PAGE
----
08 May 2009

Chelsea deserve dodgy refereeing

I was LMFAO when I read about the Chelsea-Barcelona result

All these lame fools who are trying to kill or maim the 'dodgy referee' should remember that Chelsea is only where it is because of the financial input of Roman Abramovich - one of the dodgiest businessmen in the world. An oligarch who made his money via the World-Bank sanctioned robbing of the Russian people after the fall of the Soviet Union, as the sell-off of state-owned industries concentrated huge amounts of wealth and power in the hands of the few. 

Given the immense bias of UK Premiership and European football towards clubs with the financial clout to buy all the best players and management expertise (and the lobbying clout to persuade UEFA to structure the "Champion's League" so that they get in every year, even if they haven't won anything), I would say it is the duty of referees to interpret the rules in a biased manner. The bias should, if possible, be approximately equal to the differential in money and power between the teams. So that means if I put together a Sunday league side to play Manchester United, I should be allowed 200 players on the pitch, my goal should only be 1 foot wide and my team should get penalties roughly every 90 minutes as a matter of course. 

Football would suddenly become interesting again. There is a similar system in golf. It's called "handicapping" (a rather offensive term, but then golf clubs never were known for being very PC) and it works rather well.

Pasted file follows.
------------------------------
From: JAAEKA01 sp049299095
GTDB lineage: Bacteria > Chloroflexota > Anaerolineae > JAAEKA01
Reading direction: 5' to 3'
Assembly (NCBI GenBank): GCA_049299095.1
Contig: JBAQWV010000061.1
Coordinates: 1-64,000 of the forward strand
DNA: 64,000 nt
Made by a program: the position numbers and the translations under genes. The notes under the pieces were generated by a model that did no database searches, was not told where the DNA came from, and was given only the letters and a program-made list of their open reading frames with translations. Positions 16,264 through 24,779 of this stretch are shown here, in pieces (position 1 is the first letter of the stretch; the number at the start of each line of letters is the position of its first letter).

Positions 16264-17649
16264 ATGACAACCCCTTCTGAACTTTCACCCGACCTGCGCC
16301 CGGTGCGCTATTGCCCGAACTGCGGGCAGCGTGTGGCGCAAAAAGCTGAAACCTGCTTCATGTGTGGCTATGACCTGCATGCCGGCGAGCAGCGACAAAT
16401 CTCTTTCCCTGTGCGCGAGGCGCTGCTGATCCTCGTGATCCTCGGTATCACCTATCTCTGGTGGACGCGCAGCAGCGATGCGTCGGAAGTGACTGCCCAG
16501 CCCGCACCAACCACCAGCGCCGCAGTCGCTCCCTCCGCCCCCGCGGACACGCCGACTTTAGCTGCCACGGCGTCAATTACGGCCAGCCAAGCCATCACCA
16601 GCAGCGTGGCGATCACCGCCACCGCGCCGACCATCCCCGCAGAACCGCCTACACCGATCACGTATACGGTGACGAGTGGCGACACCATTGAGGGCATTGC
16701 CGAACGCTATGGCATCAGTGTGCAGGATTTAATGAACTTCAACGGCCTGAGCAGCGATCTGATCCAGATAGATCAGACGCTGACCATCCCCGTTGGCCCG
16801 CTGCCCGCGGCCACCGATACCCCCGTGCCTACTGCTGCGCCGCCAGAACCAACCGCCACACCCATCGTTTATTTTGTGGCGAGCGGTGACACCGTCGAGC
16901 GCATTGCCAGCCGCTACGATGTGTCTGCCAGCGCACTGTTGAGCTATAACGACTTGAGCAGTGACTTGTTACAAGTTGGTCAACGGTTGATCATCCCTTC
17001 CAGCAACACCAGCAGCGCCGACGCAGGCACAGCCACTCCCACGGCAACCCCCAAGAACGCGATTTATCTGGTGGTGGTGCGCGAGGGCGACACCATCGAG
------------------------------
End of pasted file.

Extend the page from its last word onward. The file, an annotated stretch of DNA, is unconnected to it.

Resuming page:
I'll probably apply for a management job in FIFA armed with this theory. You never know. 

1 comment:

Van Patten said...

Believe it or not, the system is changing. A number of teams got into the First round from countries such as Belarus which previously wouldn't have been allowed (they wouldn't have been beyond the second qualifying round)and the UEFA president, Michel Platini, himself a winner of the tournament when it was actually some kind of achievement (On a disastrous night for football unfortunately in 1985 at Heysel) to win it, is a huge proponent of some kind of reform.

The dissolution of the G18 and it's replacement by a pan European grouping system is also a welcome step. The road to some kind of interest (at least for the neutral)in the tournament and its restoration to a knockout tournament will be long and painful but hopefully it can recover some of its former glory.